Recent evidence has demonstrated an association between Fer and cadherin-catenin complexes and cytoskeletal elements. For example, Fer has been shown to be constitutively associated with catenin-related p120 protein through its N-terminal region (25). In addition, Fer was recently found to be associated with N-cadherin and focal adhesion complexes in retinal studies of neurite outgrowth (30, 31). Therefore, Fer has the potential to act as a regulator of 1) leukocyte cell contractile components required for cell mobility/motility, 2) endothelial cell-cell junctions to enable retraction to accommodate emigrating leukocytes, and 3) adhesion molecule function for cell-cell or cell-matrix contact. Our data showing no effect on endothelial permeability in response to Ag argue against the second possibility. However, it should be noted that we have previously shown that Fer activation is not required for p120ctn or β-catenin phosphorylation in response to growth factors (platelet-derived growth factor or epidermal growth factor) (9); therefore, Fer involvement in cadherin-catenin complexes and focal adhesions would appear to be stimulus specific.

It is unknown at this stage which signaling pathways are involved in activating Fer kinase or are acted upon by Fer kinase. Recently we have shown that the ability of leukocytes to emigrate can be blocked by inhibition of p38 mitogen-activated protein kinase (MAPK) (46), demonstrating a dominant role for p38 MAPK pathway in leukocyte recruitment in vivo, and raises the possibility that Fer kinase may regulate this pathway in some manner. Indeed, it is well documented that LPS activates p38 MAPK, warranting investigation of the role of group IV protein kinases in p38 MAPK activation.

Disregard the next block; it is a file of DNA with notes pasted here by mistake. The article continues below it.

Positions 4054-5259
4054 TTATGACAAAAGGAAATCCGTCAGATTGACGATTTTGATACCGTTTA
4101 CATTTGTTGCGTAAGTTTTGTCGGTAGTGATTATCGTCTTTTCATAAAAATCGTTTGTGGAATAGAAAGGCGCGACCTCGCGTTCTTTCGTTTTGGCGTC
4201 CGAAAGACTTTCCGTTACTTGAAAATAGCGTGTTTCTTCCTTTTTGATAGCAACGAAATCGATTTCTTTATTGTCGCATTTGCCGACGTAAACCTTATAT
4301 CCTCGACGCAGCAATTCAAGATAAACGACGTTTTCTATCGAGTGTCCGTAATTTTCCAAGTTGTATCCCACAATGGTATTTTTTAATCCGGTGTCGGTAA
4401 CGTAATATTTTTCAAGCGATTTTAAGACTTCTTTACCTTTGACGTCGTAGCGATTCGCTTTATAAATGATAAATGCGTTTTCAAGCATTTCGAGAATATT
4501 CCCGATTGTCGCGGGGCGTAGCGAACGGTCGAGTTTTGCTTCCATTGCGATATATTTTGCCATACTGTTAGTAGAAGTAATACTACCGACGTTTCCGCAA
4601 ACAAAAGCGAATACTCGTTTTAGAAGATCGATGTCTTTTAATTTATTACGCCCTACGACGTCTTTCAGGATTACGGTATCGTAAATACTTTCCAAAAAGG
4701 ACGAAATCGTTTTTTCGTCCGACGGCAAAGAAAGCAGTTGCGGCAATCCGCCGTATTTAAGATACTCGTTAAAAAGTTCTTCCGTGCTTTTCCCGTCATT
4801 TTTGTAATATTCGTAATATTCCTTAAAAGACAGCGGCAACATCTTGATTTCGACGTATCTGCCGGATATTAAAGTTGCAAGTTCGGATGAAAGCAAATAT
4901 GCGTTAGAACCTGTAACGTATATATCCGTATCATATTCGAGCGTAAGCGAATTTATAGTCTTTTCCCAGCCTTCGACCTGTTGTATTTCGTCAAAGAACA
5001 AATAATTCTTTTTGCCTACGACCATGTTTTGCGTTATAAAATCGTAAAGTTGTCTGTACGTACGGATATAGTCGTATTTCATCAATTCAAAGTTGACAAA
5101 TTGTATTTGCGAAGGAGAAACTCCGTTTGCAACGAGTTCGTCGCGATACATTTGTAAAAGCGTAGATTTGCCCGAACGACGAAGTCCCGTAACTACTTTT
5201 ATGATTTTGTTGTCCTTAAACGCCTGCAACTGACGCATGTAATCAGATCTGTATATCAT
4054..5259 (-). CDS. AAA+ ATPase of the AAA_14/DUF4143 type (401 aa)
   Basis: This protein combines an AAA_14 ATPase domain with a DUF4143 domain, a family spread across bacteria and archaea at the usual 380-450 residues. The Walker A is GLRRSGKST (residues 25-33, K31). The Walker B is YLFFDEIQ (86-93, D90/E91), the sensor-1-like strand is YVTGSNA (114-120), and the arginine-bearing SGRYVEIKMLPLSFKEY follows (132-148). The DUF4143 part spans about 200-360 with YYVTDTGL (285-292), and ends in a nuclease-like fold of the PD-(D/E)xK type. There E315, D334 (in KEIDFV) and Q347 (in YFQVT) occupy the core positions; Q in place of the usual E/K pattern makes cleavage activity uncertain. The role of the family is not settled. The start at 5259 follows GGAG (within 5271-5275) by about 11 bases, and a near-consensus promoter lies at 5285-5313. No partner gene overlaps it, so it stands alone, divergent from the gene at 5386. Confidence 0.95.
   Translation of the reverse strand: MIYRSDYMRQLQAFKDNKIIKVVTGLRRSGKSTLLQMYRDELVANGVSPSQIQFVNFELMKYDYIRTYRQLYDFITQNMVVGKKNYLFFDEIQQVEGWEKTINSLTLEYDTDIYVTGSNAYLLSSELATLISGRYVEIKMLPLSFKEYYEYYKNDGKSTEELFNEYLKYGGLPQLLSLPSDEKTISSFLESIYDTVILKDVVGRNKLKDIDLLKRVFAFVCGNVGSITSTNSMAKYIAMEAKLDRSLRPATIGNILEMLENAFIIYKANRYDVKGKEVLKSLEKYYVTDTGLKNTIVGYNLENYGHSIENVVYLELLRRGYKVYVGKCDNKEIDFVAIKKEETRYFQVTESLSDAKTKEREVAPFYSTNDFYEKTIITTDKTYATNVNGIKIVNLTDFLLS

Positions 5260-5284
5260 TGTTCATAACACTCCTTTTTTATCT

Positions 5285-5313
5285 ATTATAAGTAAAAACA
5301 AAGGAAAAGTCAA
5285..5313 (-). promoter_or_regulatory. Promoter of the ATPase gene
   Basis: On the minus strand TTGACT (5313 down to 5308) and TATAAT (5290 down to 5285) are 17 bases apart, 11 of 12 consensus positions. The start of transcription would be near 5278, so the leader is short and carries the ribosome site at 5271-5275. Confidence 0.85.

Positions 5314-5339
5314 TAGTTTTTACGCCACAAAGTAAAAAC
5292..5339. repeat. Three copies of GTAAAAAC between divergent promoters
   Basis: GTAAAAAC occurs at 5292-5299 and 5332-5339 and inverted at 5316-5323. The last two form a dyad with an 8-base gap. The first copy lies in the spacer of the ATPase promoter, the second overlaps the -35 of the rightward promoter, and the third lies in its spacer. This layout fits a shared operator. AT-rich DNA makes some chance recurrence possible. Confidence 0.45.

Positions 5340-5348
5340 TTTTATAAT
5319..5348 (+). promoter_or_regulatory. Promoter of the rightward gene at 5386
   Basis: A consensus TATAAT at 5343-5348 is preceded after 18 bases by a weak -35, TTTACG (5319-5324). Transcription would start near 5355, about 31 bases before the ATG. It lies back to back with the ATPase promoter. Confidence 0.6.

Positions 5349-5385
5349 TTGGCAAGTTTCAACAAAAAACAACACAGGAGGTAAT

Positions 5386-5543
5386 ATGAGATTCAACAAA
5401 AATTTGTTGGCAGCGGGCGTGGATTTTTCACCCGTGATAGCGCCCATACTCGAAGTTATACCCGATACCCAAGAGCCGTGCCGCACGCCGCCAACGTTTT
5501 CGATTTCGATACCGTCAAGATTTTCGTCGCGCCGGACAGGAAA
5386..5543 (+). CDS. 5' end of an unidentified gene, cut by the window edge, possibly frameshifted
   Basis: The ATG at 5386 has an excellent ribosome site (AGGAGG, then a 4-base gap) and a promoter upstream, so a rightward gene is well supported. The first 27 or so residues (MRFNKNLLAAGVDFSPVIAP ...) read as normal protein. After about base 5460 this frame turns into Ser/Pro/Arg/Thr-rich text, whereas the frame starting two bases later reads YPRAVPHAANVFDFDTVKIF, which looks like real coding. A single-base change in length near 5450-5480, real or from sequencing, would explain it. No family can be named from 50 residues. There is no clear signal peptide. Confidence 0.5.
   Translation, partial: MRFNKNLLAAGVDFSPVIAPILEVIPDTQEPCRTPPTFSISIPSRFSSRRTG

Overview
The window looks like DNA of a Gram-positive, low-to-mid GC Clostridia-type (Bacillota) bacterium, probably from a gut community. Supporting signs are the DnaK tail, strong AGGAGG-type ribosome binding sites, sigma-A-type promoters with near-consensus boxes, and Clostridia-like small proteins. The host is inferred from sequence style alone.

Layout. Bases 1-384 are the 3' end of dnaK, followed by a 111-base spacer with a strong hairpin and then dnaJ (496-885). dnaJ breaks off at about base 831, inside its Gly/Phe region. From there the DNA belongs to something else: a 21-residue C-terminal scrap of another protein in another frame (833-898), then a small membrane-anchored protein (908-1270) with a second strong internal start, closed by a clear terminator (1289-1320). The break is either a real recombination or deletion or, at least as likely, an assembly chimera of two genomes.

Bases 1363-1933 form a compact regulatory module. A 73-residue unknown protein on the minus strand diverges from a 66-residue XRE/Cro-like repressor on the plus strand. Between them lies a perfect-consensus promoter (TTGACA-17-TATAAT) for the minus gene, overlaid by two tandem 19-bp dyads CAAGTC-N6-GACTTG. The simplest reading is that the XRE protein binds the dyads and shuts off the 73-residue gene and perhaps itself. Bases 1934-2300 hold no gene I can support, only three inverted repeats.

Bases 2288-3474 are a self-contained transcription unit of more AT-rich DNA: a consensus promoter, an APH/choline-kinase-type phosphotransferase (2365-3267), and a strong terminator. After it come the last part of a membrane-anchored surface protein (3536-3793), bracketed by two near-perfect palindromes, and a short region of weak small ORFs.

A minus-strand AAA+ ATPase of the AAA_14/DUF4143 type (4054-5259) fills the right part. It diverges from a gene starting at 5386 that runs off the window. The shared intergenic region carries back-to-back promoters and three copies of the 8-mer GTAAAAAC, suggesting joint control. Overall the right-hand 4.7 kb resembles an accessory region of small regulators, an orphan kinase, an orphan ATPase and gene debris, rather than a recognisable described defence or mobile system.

Our data demonstrate for the first time that Fer kinase plays an essential role in vivo to regulate/dampen cellular recruitment, especially emigration, in response to endotoxin. This involvement appears to be stimulus specific in as much as vascular permeability increases in response to Ag are normal in the absence of Fer kinase. The latter requires no cytokine production to elicit an inflammatory response. The cellular signaling pathways involved in Fer kinase activation and the mechanism by which Fer regulates leukocyte recruitment in response to endotoxin remain to be elucidated; however, these data target Fer kinase as a key regulator of the innate immune response. Interestingly, innate immune defects have also been observed in mice lacking Fps/Fes (11, 47). Use of compound mutant mice deficient in Fer and Fps/Fes should allow us to test for functional redundancy between these two highly related kinases.

We thank Dr. Chris Chapler for the use of his laboratory and we gratefully acknowledge Jeff Mewburn for his assistance with the experiments for the completion of this study.

1

This work was supported by grants from the Canadian Association of Gastroenterology, Canadian Institutes of Health Research and by a Canadian Institutes of Health Research grant, University of Calgary, and by grants from the National Cancer Institute of Canada with funds from the Canadian Cancer Society. A.W.B.C. is supported by a Canadian Institutes of Health Research senior research fellowship (Phase I).

3

Abbreviations used in this paper: PTK, protein tyrosine kinase; MAPK, mitogen-activated protein kinase; WBC, white blood cell.